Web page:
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Starting a family?

What you need to do right now

For most young couples, the decision to marry or start a family is not a matter of “if” but “when.” Of course, it should be a joyous time for young parents. However, with the tab for raising a child to adulthood topping $300,000 on average, it does take some preparation and planning so as not to get caught in a cash crunch that can impede a family’s ability to meet other critical goals. 

Although many couples wait until they have all their financial ducks in a row before welcoming their first child into the world, it really comes down to anticipating the immediate costs of starting a family and having a plan to cover them as the needs come up. 

Here is a list of the essential needs new parents must consider in the order they might arise:

  • Build a cash reserve fund: The moment the wheels start turning on starting a family, you should begin saving earnestly for a cash reserve fund. Every family should have at least six months’ worth of living expenses saved for the unexpected. With a new addition to the household, you might want to add another six months’ worth of savings to offset the possibility of reduced work hours.
  • Build a baby budget: Many new parents anticipate the cost of another mouth to feed as well as the continuous stream of diapers and other supplies; however, budget items such as the increased costs of utilities (bigger and more frequent wash loads for clothes and dishes) tend to catch many households by surprise.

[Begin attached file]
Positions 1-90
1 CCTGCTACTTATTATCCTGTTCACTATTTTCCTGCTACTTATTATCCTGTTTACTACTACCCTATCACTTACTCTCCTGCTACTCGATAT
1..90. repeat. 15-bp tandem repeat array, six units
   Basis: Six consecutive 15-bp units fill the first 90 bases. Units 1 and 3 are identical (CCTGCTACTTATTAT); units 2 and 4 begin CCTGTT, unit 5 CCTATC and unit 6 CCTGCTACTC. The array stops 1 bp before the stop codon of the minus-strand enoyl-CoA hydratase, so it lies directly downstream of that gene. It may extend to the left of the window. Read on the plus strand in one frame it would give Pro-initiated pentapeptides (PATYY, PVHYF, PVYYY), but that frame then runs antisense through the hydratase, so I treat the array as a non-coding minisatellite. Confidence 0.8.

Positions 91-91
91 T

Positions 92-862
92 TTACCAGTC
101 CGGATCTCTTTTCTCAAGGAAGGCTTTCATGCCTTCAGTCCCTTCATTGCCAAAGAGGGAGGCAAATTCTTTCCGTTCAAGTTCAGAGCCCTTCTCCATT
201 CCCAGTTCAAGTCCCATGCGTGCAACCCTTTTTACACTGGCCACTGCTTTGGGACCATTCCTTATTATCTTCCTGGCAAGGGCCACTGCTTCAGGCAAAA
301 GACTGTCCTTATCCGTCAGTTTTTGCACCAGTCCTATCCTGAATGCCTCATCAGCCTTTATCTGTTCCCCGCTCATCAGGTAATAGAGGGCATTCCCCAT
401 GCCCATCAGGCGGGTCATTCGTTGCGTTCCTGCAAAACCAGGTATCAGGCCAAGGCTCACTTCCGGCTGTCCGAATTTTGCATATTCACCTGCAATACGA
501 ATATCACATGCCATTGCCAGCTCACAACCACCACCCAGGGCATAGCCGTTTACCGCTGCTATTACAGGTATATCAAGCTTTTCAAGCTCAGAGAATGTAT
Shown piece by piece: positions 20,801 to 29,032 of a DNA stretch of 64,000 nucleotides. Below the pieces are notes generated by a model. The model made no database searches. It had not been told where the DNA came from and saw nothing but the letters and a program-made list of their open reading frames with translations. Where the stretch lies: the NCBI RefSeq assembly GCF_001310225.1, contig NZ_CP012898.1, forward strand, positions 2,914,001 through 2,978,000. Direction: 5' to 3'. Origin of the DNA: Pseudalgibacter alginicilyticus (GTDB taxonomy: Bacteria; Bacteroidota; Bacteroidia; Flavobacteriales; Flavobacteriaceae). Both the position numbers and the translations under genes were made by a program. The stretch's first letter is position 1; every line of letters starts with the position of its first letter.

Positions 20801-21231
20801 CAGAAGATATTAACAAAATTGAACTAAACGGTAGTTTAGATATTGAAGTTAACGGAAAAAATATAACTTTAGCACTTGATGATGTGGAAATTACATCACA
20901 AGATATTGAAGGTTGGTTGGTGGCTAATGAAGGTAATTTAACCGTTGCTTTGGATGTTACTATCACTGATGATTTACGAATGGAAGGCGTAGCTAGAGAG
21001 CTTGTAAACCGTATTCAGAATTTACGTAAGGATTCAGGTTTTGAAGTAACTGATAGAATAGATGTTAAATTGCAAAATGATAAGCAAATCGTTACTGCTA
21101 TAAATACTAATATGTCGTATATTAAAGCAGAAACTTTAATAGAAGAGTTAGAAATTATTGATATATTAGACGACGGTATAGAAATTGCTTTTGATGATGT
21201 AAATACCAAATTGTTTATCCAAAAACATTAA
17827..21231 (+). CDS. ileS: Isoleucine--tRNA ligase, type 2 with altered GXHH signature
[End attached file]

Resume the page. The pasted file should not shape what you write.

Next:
• Family-sized health coverage: Depending on the type of health insurance you have, adding a newborn child is relatively simple; however, it will increase your healthcare costs, and you need to consider the added costs of any copays and deductibles. Take the time well before your child is born to look into your coverage and be sure to apply the total expenses of baby care to your budget.
  • Parental leave: Most employers allow for parental leave. You need to know how your employer treats it, and if it doesn’t provide for paid time off, you should consider building a cash reserve fund to offset the loss of income.
  • Child care needs: If one of the parents plans on staying home with the child, there may be no immediate need to cover childcare costs. However, it would be important to plan for the time when the parent may return to work. Childcare costs can approach $800 a month, so having a plan is vital to keep your costs down. 
  • Get legally fit: Some legal upgrades, such as adding beneficiaries to life insurance policies, or making guardianship arrangements in your will, can wait until just after the baby is born. However, if you don’t have a will or the right amount of life insurance coverage, get it now, before the baby is born.
  • Get tax advice: Having a baby creates a whole new tax situation that should be thoroughly understood. Some exemptions, deductions, and credits come with a new baby, many of which can help increase your budget capacity. 
  • House babyproofing: This need tends to catch many new parents off guard. A lack of preparation ahead of time often leads to parents scrambling later as situations dictate which can increase the costs of baby-proofing. Taking the time to plan thoroughly can help keep your costs down.

Although not wholly exhaustive, this list addresses many vital issues that should be addressed well before the due date, not only for your first child but for each joyous bundle that comes along. It helps to establish some professional relationships with a financial advisor, a tax professional and an attorney in the run-up to starting your new family. 

About This Author


Alpine Bank Staff

Alpine Bank is an independent, employee-owned organization with headquarters in Glenwood Springs and banking offices across Colorado’s Western Slope, mountains and Front Range.

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